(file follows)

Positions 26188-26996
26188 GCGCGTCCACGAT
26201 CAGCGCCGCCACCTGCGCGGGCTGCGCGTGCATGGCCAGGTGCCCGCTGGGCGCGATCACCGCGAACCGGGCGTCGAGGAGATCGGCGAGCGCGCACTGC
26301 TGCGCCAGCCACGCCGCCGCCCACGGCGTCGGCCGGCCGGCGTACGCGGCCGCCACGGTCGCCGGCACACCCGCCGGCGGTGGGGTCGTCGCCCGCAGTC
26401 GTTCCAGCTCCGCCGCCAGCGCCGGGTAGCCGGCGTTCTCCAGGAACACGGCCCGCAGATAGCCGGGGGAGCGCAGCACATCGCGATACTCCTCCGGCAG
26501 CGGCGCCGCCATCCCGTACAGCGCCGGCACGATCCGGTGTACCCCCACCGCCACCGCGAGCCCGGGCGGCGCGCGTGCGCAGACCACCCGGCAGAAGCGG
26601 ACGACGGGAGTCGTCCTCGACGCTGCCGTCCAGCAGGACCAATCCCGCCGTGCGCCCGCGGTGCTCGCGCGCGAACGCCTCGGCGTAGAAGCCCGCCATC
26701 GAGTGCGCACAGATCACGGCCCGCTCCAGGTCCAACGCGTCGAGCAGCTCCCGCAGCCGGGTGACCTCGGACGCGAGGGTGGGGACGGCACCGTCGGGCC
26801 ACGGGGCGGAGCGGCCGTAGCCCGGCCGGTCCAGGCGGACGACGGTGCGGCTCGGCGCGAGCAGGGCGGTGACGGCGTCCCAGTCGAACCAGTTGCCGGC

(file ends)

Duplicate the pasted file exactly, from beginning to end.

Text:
Positions 26188-26996
26188 GCGCGTCCACGAT
26201 CAGCGCCGCCACCTGCGCGGGCTGCGCGTGCATGGCCAGGTGCCCGCTGGGCGCGATCACCGCGAACCGGGCGTCGAGGAGATCGGCGAGCGCGCACTGC
26301 TGCGCCAGCCACGCCGCCGCCCACGGCGTCGGCCGGCCGGCGTACGCGGCCGCCACGGTCGCCGGCACACCCGCCGGCGGTGGGGTCGTCGCCCGCAGTC
26401 GTTCCAGCTCCGCCGCCAGCGCCGGGTAGCCGGCGTTCTCCAGGAACACGGCCCGCAGATAGCCGGGGGAGCGCAGCACATCGCGATACTCCTCCGGCAG
26501 CGGCGCCGCCATCCCGTACAGCGCCGGCACGATCCGGTGTACCCCCACCGCCACCGCGAGCCCGGGCGGCGCGCGTGCGCAGACCACCCGGCAGAAGCGG
26601 ACGACGGGAGTCGTCCTCGACGCTGCCGTCCAGCAGGACCAATCCCGCCGTGCGCCCGCGGTGCTCGCGCGCGAACGCCTCGGCGTAGAAGCCCGCCATC
26701 GAGTGCGCACAGATCACGGCCCGCTCCAGGTCCAACGCGTCGAGCAGCTCCCGCAGCCGGGTGACCTCGGACGCGAGGGTGGGGACGGCACCGTCGGGCC
26801 ACGGGGCGGAGCGGCCGTAGCCCGGCCGGTCCAGGCGGACGACGGTGCGGCTCGGCGCGAGCAGGGCGGTGACGGCGTCCCAGTCGAACCAGTTGCCGGC